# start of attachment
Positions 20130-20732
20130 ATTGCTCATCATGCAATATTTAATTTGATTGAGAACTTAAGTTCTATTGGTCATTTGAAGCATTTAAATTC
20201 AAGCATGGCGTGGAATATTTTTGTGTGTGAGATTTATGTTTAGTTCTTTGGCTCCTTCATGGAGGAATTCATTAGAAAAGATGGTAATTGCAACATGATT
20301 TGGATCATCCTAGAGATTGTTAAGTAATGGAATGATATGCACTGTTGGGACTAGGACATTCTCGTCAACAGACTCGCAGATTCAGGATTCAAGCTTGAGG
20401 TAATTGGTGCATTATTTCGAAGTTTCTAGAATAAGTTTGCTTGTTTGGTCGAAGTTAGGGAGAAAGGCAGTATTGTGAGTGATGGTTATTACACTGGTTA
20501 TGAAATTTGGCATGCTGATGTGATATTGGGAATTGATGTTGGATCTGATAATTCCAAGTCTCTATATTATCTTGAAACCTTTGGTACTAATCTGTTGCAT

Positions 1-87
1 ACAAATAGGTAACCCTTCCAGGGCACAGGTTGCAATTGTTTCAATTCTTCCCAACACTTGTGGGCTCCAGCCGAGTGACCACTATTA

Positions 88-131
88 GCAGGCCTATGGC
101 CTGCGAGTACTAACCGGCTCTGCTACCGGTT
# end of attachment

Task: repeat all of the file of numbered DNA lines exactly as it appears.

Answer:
Positions 20130-20732
20130 ATTGCTCATCATGCAATATTTAATTTGATTGAGAACTTAAGTTCTATTGGTCATTTGAAGCATTTAAATTC
20201 AAGCATGGCGTGGAATATTTTTGTGTGTGAGATTTATGTTTAGTTCTTTGGCTCCTTCATGGAGGAATTCATTAGAAAAGATGGTAATTGCAACATGATT
20301 TGGATCATCCTAGAGATTGTTAAGTAATGGAATGATATGCACTGTTGGGACTAGGACATTCTCGTCAACAGACTCGCAGATTCAGGATTCAAGCTTGAGG
20401 TAATTGGTGCATTATTTCGAAGTTTCTAGAATAAGTTTGCTTGTTTGGTCGAAGTTAGGGAGAAAGGCAGTATTGTGAGTGATGGTTATTACACTGGTTA
20501 TGAAATTTGGCATGCTGATGTGATATTGGGAATTGATGTTGGATCTGATAATTCCAAGTCTCTATATTATCTTGAAACCTTTGGTACTAATCTGTTGCAT

Positions 1-87
1 ACAAATAGGTAACCCTTCCAGGGCACAGGTTGCAATTGTTTCAATTCTTCCCAACACTTGTGGGCTCCAGCCGAGTGACCACTATTA

Positions 88-131
88 GCAGGCCTATGGC
101 CTGCGAGTACTAACCGGCTCTGCTACCGGTT